Researchers find link between cell phones and cancer

Cellphone radiation may cause cancer in rats

Cellphone radiation may cause cancer in rats

The results of a massive study involving the effect of high levels of radio frequency radiation used in mobile phones on rats may be a warning sign for humans: the male rats developed cancerous heart, brain and adrenal gland cancerous tumors.

Strangely, however, the studies found that exposure in male rats actually lengthened their lifespan, possibly linked with a decrease in chronic kidney problems found in older rats.

Scientists also studied radiation effects on female rats and mice, and found equivocal evidence as to whether cancers observed were associated with exposure.

In the NTP studies, the report notes, exposure was way more than what happens through average duration of cellphone usage. "The exposures used in the studies can not be compared directly to the exposure that humans experience when using a cell phone", Bucher said in a news release. But he cautioned that the exposure levels and durations were far more significant than what people typically encounter, and thus can not "be compared directly to the exposure that humans experience".

The levels the rodents experienced were far higher than people are typically exposed to. The highest exposure level was four times greater than the maximum power level allowed.

The study saw its rats subjected to the lowest exposure level that is equal to the maximum local tissue exposure now allowed for cell phone users.

The controversial heart tumors, known as schwannomas, were only seen in male rats, and the risks of harm didn't increase along with the dose of radiation, as experts might have expected, he said.

The $30 million NTP studies took more than 10 years to complete and are the most comprehensive assessment, to date, of health effects in animals exposed to RFR with modulations used in 2G and 3G cell phones. 2G and 3G networks were standard when the studies were designed and are still used for phone calls and texting.

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One of the strengths of the studies was that scientists could control how much radiation the rats and mice were getting, which isn't possible when studying how humans use cell phones, Wyde said. The animals were exposed to a total of 9 hours of radiation per day, in 10-minutes sessions. RFR levels ranged from 1.5 to 6 watts per kilogram in rats, and 2.5 to 10 watts per kilogram in mice.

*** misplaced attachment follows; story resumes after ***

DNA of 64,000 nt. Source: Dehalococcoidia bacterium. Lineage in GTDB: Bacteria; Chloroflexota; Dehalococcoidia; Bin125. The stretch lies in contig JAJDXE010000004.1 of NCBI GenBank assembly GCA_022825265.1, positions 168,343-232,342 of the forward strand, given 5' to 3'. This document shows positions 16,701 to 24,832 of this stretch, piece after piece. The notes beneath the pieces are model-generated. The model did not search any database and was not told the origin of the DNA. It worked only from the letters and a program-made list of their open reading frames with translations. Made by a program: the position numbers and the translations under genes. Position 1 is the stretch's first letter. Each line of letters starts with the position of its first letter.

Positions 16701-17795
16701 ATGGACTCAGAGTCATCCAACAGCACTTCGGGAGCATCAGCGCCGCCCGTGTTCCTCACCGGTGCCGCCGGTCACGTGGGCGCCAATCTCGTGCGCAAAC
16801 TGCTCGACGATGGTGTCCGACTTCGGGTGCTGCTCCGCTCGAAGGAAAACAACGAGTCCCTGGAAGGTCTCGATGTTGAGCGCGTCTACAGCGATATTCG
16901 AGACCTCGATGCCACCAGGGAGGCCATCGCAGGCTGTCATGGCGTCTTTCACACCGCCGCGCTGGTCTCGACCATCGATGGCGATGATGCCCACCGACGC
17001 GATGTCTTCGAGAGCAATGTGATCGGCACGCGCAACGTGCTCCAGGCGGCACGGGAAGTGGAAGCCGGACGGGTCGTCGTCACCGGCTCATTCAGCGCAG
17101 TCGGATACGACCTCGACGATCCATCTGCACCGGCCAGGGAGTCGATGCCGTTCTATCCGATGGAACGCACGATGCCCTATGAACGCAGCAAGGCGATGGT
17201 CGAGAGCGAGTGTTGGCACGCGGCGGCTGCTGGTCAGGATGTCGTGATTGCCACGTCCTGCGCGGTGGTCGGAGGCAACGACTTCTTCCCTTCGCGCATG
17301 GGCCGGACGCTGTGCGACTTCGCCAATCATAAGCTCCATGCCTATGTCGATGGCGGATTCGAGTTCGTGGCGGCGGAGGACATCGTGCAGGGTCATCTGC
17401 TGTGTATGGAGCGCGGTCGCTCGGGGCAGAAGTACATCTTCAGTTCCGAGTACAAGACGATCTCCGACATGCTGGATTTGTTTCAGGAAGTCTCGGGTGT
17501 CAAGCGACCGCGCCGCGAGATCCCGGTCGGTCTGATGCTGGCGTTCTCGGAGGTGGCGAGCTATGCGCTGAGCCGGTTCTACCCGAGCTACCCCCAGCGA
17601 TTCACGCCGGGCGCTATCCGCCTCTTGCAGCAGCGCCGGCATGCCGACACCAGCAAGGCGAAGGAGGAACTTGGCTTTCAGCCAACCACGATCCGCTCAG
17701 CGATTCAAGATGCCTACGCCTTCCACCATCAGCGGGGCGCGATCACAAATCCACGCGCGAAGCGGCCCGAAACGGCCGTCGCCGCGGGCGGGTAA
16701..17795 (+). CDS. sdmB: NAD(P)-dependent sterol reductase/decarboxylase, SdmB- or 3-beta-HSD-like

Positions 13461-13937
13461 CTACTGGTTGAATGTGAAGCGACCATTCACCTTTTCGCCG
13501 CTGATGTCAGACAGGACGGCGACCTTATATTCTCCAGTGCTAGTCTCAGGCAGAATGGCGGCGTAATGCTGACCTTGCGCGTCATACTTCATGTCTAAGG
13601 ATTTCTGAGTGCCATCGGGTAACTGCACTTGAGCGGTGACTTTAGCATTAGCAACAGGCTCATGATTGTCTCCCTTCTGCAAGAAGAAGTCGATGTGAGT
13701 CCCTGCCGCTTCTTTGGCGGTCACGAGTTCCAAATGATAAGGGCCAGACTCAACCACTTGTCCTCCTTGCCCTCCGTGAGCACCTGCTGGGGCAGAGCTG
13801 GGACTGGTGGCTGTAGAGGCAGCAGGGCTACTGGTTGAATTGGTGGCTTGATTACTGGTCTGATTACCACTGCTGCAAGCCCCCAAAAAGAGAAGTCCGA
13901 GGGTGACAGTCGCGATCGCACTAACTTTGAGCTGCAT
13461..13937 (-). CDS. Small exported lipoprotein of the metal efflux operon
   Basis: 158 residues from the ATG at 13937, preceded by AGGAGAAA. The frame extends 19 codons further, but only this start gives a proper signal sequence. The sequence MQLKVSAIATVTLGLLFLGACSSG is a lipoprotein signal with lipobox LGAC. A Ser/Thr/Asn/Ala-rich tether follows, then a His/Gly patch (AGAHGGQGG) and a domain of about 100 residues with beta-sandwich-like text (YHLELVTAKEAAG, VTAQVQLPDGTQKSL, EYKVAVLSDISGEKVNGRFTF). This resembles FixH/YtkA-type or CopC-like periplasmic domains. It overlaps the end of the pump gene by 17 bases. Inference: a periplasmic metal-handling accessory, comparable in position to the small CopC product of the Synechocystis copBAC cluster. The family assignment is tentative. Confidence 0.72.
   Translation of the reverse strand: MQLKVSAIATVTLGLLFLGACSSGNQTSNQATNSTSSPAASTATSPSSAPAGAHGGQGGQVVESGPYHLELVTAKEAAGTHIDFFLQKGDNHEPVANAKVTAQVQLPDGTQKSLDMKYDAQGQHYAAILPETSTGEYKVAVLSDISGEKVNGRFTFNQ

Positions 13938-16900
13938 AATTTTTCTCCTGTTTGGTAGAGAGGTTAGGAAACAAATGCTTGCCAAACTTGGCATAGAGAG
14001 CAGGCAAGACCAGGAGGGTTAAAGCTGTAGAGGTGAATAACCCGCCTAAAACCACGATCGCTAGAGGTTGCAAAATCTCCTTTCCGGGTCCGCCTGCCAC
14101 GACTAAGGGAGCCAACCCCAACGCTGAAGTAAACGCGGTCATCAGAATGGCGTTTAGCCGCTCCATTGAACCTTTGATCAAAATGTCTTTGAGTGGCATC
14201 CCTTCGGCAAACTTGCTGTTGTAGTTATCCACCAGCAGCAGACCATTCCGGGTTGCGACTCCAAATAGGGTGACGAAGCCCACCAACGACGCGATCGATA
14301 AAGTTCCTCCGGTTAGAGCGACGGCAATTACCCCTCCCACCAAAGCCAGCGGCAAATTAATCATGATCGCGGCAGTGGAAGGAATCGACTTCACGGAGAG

Experts have warned the results of the studies aren't likely to reflect 5G technology as it is still emerging.

"From what we now understand, it likely differs dramatically from what we studied". These may include changes in metrics like DNA damage in exposed tissues, which can be detected much sooner than cancer.

The Food and Drug Administration said it concurs that the research doesn't indicate people have any risk of cancer from using cellphones. The NTP does have concerns the study will be criticized because they did use outdated technology, so they're working on building exposure chambers that will allow them to evaluate newer technologies, The New York Times reports."We do think the tumor responses here are real", John Bucher, senior scientist of the NTP, told BuzzFeed News during a telephone briefing to reporters.

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While this suggestion has been dismissed by a number of researchers, studies undertaken over a number of years by the US National Institute of Environmental Health Sciences appears to have found evidence that, at the outset, would appear to confirm these fears.

Now, the organization is back with more worrying news.

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